The shattered wreckage of a chartered twin-engine plane carrying five children, their parents and two other relatives on an outing from Las Vegas to Disneyland was found Monday on a chaparral-covered peak in Riverside County. All 10 aboard, including the pilot, were dead, authorities said.
The Cessna 402, flying in overcast, drizzly weather at midday Sunday, failed to clear a 2,274-foot crest by about 100 feet and slammed into the peak overlooking Hagador Canyon in the Santa Ana Mountains, scattering twisted metal, bodies and baggage over a 100-yard area.
The plane went down about 20 miles short of its destination, Orange County's John Wayne Airport.
"It was awful," said Steven Tur, a member of a KNX helicopter crew that first spotted the crash site in the Cleveland National Forest, southwest of here, at dawn Monday. "There were bodies everywhere. It was a shocking scene, especially because kids were involved. . . ."
The Riverside County coroner's office tentatively identified the victims as Michael Cranson, 36, a Las Vegas police officer; his wife, Raeann, 33; their five children, Shauna, 15, Stephanie, 14, Nicole, 12, Joshua, 11 and Kyle, 7; James Montano, 24, and Cynthia Montano, 23, identified in Las Vegas as Raeann Cranson's sister and brother-in-law.
The pilot was identified as Hassan Berro, co-owner of Las Vegas Flyers, which owned the downed Cessna.
Cranson, a 10-year police veteran, was an Explorer Scout leader and was president of the Sunrise Villa Ward of the Young Men's Mutual Improvement Assn., a Mormon youth group. His wife was a counselor in a Mormon children's group, said a spokeswoman for the Church of Jesus Christ of Latter-day Saints in the Nevada city.
"They were very excited," she said of the family. "They had been planning this as a family weekend together. They were very devoted to their church and always were concerned about each other. They were just a beautiful family."
Mormon Bishop Merrill Pugmire said the family was scheduled to return Monday night. They had reservations at the Disneyland Hotel.
"It was an ideal family, so full of love," neighbor Bob Roberts said. "Mike and Raeann were childhood sweethearts, were married and had this wonderful family."
Marty Kay, spokesman for the charter company, described pilot Berro as a "well-rated professional."
Asked about the probable cause, Kay said in a telephone interview, "It was nothing he (Berro) shouldn't have been able to handle."
Kay would not elaborate.
The crash was under investigation by the National Transportation Safety Board, whose crew arrived at the crash site late Monday morning.
The Cessna left McCarran International Airport in Las Vegas about 11 a.m. Sunday and was due in Orange County at 12:30 p.m. It was last reported at 12:07 p.m. on radar at an altitude of 2,100 feet near Corona.
Riverside County sheriff's deputies and Civil Air Patrol members began looking for the plane Sunday afternoon, but the search was halted because of darkness and the cold, drizzly weather.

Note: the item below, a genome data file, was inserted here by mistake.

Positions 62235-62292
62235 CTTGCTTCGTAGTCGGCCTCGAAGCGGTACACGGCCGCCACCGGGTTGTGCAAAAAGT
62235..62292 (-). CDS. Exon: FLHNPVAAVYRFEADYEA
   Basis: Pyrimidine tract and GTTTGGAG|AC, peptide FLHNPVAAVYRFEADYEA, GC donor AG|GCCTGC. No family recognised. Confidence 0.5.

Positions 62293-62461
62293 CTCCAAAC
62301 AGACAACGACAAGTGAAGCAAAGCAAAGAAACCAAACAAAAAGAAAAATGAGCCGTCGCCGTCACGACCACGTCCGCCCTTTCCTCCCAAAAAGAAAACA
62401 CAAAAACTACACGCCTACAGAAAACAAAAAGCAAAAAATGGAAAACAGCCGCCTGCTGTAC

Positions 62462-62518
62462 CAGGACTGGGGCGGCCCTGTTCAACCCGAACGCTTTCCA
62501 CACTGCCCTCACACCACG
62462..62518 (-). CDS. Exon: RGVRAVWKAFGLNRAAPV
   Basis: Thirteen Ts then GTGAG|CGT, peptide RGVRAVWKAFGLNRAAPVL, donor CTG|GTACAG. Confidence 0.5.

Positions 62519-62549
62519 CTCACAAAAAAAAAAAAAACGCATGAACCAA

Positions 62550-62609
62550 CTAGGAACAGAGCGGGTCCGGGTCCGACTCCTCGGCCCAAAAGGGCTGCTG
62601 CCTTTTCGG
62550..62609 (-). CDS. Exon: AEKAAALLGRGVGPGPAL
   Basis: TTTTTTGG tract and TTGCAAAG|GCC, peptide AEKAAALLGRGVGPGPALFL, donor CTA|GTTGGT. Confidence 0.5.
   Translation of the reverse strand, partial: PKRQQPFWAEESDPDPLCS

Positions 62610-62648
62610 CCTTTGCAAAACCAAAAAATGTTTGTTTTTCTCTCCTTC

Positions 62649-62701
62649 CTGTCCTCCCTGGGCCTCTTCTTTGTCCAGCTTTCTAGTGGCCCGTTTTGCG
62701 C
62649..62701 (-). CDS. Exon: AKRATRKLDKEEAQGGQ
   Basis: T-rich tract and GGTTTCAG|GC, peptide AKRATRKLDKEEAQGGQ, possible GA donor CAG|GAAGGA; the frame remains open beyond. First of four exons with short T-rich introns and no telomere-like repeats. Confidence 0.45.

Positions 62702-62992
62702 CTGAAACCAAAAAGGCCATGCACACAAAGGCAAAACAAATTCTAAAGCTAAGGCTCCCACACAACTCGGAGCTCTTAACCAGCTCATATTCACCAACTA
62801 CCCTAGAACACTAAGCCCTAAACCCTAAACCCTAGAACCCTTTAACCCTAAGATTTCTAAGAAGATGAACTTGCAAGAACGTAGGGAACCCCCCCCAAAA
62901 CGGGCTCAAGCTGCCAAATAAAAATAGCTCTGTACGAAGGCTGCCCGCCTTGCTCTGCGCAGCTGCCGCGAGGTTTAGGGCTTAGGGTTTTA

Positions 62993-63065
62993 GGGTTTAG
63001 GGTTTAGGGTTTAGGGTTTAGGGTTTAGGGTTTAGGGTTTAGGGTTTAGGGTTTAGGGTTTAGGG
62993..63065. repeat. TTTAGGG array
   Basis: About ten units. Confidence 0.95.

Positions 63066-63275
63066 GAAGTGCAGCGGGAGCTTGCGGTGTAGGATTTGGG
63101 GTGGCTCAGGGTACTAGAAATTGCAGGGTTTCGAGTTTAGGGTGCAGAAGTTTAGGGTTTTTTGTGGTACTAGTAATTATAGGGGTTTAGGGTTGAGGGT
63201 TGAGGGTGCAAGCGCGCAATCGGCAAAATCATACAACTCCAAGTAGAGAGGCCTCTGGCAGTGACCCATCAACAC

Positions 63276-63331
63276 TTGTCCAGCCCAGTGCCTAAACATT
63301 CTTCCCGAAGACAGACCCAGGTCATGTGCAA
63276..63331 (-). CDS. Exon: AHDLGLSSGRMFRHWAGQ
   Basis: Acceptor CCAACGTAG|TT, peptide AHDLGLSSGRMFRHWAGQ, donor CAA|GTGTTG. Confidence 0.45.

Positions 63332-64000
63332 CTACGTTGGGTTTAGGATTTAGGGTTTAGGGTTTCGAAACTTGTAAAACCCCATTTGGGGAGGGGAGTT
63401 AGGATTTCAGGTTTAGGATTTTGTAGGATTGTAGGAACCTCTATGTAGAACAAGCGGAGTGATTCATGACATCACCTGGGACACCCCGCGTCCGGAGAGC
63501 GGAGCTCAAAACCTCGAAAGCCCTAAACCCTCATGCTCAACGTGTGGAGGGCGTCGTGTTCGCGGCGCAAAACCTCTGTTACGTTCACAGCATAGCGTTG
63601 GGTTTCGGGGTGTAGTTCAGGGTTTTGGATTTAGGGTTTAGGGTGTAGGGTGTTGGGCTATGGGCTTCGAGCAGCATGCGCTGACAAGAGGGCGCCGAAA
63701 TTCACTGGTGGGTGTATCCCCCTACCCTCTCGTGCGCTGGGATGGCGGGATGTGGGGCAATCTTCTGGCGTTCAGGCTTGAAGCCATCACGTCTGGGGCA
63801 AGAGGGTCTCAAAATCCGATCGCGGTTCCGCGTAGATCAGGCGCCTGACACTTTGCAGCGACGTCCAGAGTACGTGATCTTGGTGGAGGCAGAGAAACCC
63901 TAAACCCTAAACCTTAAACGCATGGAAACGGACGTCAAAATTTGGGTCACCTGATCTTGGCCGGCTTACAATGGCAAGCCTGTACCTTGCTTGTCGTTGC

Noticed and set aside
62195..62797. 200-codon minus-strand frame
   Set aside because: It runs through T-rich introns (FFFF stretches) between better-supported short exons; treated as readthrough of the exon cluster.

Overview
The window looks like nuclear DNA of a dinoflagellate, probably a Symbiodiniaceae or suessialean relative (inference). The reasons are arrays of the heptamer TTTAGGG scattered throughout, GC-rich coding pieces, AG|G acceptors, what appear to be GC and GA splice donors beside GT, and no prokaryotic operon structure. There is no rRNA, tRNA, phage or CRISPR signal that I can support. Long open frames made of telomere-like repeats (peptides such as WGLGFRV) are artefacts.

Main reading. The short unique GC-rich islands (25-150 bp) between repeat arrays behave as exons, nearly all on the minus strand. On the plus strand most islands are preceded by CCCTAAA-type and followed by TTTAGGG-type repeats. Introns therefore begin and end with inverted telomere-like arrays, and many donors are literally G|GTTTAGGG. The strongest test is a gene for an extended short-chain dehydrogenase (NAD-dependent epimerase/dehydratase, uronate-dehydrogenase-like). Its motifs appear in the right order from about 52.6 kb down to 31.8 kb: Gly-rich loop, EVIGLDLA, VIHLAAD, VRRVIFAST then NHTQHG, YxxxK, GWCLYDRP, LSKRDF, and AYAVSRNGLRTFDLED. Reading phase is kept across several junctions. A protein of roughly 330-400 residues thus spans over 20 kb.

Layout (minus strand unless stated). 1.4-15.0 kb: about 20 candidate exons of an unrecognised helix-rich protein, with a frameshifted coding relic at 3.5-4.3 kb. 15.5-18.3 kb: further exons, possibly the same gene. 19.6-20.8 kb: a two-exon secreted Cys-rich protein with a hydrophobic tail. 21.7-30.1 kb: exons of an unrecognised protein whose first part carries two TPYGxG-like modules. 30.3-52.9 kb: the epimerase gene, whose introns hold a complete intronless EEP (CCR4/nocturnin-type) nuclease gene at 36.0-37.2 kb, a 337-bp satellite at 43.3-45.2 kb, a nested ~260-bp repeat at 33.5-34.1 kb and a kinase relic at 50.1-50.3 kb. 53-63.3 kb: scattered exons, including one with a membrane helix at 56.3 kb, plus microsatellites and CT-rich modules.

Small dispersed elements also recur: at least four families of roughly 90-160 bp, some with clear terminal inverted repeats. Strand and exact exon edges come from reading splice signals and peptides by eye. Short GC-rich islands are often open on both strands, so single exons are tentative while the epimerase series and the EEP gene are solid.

Bob Tur, pilot of the KNX copter, spotted the wreckage in the rugged terrain, which is about a 10-minute flight from Corona Airport, and hovered his copter while the co-pilot, David Ganezer, alighted and was directed through heavy brush to the wreckage by radio.
After about 10 minutes, Ganezer reported "no signs of life," according to Steve Tur, the pilot's brother, who added that "we called to let the Riverside County sheriff's office know the location."
Authorities established a command post about a mile from the crash.
Members of the sheriff's Mountain Rescue Team were the first authorities to arrive in the vicinity. But heavy fog moved in and forced them to wait for an hour before they could be helicoptered to the crash site.
Coroner's deputies also were airlifted to the wreckage. They found the victims' bodies scattered over a wide area.
"There were toys in the airplane, including two little stuffed Mickey Mouses," said Mickey Worthington of the coroner's office.
The remains of the victims were airlifted from the peak in a large white cloth bag suspended by cable from a helicopter. The bodies, which had been placed in red body bags, were taken from a collection point near the command post to the coroner's office.
Searchers located the Cessna's emergency locater transmitter, but noted that it was not broadcasting because its antenna had been broken, NTSB investigator Don Llorente said.
Officials with Martin Aviation Inc., a charter flight and airplane rental firm based at John Wayne Airport, said the Las Vegas-Orange County route is popular among Southland travelers who want to rent a plane for short trips. Martin charters unscheduled flights for that route about eight to 15 times each month, said marketing director Boyd Parker.
Although the Las Vegas-Orange County air corridor is heavily traveled and includes some mountainous terrain, it poses no unusual problems for pilots, Martin officials said.
Louis Sahagun reported from the crash site; John Kendall reported from Los Angeles. Times staff writer Eric Lichtblau in Orange County contributed to this article.